Researcher developing online tool to help find missing Indigenous tuberculosis patients
U of W researcher wants to empower families, communities to navigate records, government agencies
A University of Winnipeg researcher is developing an online research tool to help Indigenous communities and families find missing tuberculosis patients who were sent to Manitoba hospitals and sanatoriums but never came home.
Anne Lindsay is a post-doctoral fellow at the University of Winnipeg and will be working with the university's Manitoba Indigenous Tuberculosis History Project on the initiative.
Lindsay has spent several years working as an archivist and researcher. Her experience includes working with the Truth and Reconciliation Commission. Some of her work has involved helping families research connections to residential and Indian hospital schools, and find where missing residential school children may be buried.
Due to privacy laws, the tool won't be a database of records of missing tuberculosis patients, but will instead empower families and communities to do their own research, Lindsay said.
"I think it needs to be something that is not just a set of links, but that gives people some information about where to start looking and how to use the information from that to get other information, and sort of helps to give people a bit more of a step-by-step understanding of how to perform their own research," she said.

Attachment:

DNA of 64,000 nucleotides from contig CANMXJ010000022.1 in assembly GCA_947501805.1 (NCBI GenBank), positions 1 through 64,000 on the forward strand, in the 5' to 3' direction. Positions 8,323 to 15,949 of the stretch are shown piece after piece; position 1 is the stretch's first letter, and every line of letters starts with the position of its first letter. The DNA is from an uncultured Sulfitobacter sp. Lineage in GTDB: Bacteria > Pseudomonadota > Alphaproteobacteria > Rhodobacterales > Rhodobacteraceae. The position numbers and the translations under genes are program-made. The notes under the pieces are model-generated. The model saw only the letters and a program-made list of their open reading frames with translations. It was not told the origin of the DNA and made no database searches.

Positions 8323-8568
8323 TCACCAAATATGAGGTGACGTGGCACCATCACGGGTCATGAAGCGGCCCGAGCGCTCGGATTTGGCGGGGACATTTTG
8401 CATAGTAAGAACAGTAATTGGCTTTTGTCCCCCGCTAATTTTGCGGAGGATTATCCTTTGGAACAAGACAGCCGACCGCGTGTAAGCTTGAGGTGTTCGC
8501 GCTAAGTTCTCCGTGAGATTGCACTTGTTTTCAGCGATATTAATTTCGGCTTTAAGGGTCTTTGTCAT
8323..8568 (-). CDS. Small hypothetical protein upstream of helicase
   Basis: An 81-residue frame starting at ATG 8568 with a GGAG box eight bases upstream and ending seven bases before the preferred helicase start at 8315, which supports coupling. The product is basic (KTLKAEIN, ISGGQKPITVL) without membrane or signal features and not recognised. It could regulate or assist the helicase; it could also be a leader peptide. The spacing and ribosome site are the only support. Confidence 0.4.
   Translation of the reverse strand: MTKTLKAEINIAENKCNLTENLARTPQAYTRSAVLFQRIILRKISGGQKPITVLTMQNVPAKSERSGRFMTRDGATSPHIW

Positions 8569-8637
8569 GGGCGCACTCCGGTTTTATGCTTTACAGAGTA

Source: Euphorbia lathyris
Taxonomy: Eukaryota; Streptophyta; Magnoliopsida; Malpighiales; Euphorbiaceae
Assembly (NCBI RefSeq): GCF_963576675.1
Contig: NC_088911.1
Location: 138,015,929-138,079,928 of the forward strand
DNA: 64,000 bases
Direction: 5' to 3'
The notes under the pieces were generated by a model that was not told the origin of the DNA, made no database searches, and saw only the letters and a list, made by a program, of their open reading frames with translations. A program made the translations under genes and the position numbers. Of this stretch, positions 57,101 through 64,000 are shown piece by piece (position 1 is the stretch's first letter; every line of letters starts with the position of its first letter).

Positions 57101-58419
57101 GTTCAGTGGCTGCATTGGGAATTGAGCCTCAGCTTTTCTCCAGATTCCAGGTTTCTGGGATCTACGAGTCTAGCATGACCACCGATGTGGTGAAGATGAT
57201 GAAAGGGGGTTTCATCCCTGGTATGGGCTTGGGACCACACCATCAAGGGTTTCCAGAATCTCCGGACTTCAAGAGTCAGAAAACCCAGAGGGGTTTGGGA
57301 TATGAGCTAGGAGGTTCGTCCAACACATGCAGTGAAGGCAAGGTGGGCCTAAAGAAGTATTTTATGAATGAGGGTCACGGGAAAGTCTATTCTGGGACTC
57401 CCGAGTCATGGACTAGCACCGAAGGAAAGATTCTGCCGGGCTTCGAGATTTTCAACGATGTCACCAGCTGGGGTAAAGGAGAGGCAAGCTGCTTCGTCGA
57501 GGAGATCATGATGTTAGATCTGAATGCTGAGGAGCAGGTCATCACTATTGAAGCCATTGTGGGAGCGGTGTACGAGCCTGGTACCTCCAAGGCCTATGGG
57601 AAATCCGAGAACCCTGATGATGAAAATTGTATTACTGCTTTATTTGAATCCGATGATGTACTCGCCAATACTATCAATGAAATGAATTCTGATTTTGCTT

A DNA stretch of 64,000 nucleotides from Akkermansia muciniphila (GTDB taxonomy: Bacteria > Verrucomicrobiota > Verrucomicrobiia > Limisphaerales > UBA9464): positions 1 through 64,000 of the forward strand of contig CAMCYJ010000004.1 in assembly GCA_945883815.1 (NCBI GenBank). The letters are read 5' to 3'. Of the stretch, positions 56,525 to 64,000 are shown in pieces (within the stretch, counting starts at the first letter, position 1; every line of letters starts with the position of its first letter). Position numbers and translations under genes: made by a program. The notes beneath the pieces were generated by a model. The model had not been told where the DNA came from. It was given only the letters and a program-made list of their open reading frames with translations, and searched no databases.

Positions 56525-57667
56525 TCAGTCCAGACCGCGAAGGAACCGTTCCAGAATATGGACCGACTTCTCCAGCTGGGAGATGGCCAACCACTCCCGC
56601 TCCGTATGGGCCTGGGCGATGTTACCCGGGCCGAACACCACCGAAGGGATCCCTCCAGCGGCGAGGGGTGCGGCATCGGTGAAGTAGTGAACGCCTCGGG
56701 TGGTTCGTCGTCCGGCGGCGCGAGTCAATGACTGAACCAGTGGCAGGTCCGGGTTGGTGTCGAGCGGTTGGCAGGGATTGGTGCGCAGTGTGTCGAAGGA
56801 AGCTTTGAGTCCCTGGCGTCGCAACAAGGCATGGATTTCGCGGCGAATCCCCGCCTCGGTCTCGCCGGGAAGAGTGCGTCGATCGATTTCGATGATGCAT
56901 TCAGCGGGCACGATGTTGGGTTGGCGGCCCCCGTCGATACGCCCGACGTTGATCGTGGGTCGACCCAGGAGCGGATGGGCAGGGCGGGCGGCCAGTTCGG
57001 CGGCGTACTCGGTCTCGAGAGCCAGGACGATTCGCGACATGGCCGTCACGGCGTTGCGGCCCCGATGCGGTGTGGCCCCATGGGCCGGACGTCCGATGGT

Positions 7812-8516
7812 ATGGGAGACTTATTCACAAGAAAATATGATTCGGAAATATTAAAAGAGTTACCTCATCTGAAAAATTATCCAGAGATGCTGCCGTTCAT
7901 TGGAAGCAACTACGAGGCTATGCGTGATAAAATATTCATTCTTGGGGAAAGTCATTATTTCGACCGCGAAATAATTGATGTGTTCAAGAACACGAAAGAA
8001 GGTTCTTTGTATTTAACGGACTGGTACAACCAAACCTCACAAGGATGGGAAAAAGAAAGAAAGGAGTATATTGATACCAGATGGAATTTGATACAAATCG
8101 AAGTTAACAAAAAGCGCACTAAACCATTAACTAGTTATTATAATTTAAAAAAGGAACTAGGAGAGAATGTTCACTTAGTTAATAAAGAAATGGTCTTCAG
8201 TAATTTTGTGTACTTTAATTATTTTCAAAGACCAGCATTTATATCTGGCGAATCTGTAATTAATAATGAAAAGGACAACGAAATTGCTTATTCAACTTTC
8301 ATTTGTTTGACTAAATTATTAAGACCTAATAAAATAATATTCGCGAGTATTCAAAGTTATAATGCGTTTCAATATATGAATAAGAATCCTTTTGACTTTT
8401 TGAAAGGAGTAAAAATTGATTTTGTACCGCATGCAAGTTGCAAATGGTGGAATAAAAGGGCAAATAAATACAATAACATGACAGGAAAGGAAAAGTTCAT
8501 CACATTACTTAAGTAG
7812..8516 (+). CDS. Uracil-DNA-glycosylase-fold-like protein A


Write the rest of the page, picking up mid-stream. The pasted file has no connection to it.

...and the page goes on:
Doing this on your own can be difficult, since it's often unclear which government agency might hold those records, or which records you would even be looking for, Lindsay said. The hope is that this new guide will help demystify that process, she said.
"What we're trying to do is to come up with a web guide that will support people, not only by identifying the kind of very broad, different places that you might need to look for these sorts of records, but also to present it in a way that is usable," she said.
"Because it can get very complicated and a bit overwhelming, sometimes with the different places and different agencies you need to look at."
In the first half of the 20th century, tuberculosis on reserves was a significant problem. Under the Indian Act, it was legal to seize kids suspected of having tuberculosis and send them to sanatoriums — sometimes directly from their residential school.
- As Manitoba fights one of Canada's highest tuberculosis rates, researchers say better data offers an antidote
Lindsay says it is hard to quantify how many missing Indigenous tuberculosis patients there might be, but said it's an issue that has come up quite often in the Indigenous tuberculosis project's discussions with families and Indigenous communities.
"It's difficult to really have a statistic of this when you don't have an overall statistic of how many times that happened compared to how many times people were informed," she said.
"But certainly the people who contact me, that is their story."
At this point Lindsay says she is reaching out to different First Nations and other stakeholders to see what they would find most helpful. She's also trying to find different groups and individuals who have already done their own research on this issue to see if they can help.
You can contact her at firstname.lastname@example.org. The website is expected to be published by January 2022.